John works in your accounts department. He receives an expected invoice for a recent purchase (say, fuel). The next day John receives a rather urgent email from Sarah who says she works in the supplier’s accounts department, explaining that there is a problem with the usual bank account. She requests that payment be made into an alternative account and provides the details. Whilst John does not know Sarah, he has been arranging payments to the supplier regularly and suspicions are not raised, so makes the revised payment as requested. One week later, Bob, John’s usual contact at the supplier, calls stating that the payment remains outstanding and seeking clarity as to when it will be paid. Bob has never heard of Sarah and has no knowledge of the bank account to which the funds were paid. The fraud is successful.

CEO fraud

What is it?

CEO fraud involves an internal email claiming to be from a senior member of staff, such as the CEO. The email asks the recipient to make a payment or transfer funds for an ongoing or new business transaction. Often the payment request is marked urgent and pressure applied to the recipient to make the payment as soon as possible. As above, the payment will be made to an account under the control of the fraudster.

Fraudsters have the luxury of time to monitor and select their opportunity. They will often elect to strike during known busy or holiday periods, anticipating that there may be fewer people in the office to handle the query. Requests appearing to originate from a well-respected source are likely to attract less scrutiny when there are insufficient systems in place.

How it happens – a real life example

It is 1630 hrs on Friday. John in your accounts department is completing the last of his routine tasks and looking forward to the weekend. At 1636, he receives an email from his CEO, who is on annual leave, requesting that an urgent payment be processed against an attached invoice. The CEO explains in her email that because this was a one-off purchase, she had forgotten about the invoice and the payment was therefore now urgent, so it must go out before the close of business today. John responds to the email confirming that he will arrange the payment as requested; he processes the transaction at 1700 and leaves the office for the weekend. On Monday morning, John happens to enter the office at the same time as the CEO. He politely asks whether he should follow up and check that the supplier received the funds they exchanged emails about the previous Friday. The CEO has no knowledge of the request or outstanding invoice. The fraudsters had monitored the movements of the CEO, created a copy of her email address and generated a fictitious invoice.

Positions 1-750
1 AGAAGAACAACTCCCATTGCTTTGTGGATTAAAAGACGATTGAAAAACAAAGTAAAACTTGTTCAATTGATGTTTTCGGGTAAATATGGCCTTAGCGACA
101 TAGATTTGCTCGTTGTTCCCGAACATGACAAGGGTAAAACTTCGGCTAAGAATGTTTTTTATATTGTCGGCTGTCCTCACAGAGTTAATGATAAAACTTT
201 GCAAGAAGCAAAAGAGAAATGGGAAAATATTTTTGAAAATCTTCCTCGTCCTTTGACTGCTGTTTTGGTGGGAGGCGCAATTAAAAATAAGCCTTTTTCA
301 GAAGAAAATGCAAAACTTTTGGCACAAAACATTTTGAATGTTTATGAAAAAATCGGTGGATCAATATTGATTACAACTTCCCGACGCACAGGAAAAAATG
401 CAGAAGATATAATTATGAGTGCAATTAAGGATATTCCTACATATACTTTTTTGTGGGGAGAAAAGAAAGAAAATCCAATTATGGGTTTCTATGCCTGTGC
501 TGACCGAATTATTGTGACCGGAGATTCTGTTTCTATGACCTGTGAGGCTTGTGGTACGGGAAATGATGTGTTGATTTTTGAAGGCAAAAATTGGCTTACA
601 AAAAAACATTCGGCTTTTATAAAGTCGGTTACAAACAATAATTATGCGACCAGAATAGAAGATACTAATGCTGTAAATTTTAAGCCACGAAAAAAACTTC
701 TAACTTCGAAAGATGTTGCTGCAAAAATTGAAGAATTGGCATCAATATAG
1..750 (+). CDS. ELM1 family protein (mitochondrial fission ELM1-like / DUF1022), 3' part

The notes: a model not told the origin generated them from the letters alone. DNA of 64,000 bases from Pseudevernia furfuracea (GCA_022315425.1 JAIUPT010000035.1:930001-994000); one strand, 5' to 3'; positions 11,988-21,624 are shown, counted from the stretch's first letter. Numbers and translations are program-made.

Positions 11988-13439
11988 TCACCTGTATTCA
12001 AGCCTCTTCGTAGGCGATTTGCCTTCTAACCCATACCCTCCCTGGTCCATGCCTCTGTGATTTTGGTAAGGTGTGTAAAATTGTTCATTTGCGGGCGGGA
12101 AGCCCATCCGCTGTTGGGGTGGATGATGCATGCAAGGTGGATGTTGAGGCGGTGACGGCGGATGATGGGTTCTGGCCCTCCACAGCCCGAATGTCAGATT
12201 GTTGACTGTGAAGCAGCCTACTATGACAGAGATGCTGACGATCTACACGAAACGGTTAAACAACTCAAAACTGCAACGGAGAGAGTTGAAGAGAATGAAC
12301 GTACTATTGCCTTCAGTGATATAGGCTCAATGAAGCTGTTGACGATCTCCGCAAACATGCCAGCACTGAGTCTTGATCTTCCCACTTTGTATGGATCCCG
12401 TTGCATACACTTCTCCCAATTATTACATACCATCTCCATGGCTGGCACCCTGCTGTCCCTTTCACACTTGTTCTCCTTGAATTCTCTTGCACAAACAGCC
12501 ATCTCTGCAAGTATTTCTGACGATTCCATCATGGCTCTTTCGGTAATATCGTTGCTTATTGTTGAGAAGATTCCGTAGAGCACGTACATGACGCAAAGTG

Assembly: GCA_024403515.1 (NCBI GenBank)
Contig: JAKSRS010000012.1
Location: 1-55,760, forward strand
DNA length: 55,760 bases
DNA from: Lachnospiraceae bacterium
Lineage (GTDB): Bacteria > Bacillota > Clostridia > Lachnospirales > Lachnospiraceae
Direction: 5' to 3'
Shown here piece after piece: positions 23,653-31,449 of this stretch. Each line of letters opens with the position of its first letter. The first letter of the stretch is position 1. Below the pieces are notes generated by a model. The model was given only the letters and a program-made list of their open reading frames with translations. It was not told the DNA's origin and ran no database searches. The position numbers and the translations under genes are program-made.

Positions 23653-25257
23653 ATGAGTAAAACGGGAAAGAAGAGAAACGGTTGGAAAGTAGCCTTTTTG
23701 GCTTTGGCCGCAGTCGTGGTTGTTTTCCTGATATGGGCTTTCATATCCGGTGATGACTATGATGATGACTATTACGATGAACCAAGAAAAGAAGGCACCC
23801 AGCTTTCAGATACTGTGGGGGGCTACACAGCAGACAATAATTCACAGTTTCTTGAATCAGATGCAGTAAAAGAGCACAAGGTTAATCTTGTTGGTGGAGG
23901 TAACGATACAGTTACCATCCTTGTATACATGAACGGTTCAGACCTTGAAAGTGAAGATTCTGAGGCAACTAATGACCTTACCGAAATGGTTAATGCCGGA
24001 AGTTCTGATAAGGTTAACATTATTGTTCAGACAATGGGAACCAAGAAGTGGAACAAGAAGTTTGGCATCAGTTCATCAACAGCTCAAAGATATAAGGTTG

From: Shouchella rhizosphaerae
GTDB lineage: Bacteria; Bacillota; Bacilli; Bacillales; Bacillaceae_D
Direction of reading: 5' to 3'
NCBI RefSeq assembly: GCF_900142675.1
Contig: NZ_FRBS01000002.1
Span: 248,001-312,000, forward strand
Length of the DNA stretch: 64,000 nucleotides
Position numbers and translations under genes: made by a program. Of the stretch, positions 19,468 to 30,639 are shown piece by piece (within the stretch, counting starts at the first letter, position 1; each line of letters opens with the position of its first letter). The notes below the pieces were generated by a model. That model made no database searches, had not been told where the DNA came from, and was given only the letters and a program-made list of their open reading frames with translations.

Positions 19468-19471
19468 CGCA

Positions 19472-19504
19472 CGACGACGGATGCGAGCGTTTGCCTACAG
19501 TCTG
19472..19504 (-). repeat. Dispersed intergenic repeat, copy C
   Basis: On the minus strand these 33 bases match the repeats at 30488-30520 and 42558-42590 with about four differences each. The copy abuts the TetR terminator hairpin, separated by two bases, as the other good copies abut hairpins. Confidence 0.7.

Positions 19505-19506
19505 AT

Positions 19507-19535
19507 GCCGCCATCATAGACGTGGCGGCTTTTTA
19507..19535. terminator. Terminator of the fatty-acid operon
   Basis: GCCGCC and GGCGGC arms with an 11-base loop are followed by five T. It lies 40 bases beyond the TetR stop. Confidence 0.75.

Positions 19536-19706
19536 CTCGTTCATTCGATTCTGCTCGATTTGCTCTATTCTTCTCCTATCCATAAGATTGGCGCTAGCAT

TT Club’s top 10 tips to avoid mandate and CEO fraud:

  • Create a fraud prevention culture; talk regularly about fraud
  • Encourage personnel to be sceptical; spelling or grammar mistakes often are warnings
  • Consider designating a single point of contact with regular suppliers
  • Incorporate a multi-step authorisation process for payments, especially large sums; don’t be rushed, always ‘take five’
  • Implement a robust internal escalation process so only those with sufficient authority make final decisions
  • Develop a strict verification process for any changes to existing account details i.e. phoning a known contact to validate a request
  • Keep all standing orders and direct debits, invoices and other business documents in a secure place
  • Treat all company documents confidentially
  • Check your bank statements carefully and report suspicious activity to your bank
  • Take due diligence seriously

 

To stay up to date on the latest, trends, innovations, people news and company updates within the global trade and logistics market please register to receive our newsletter here.

Media contact

Rebecca Morpeth Spayne,
Editor, International Trade Magazine

Tel: +44 (0) 1622 823 922
Email: editor@intrademagazine.com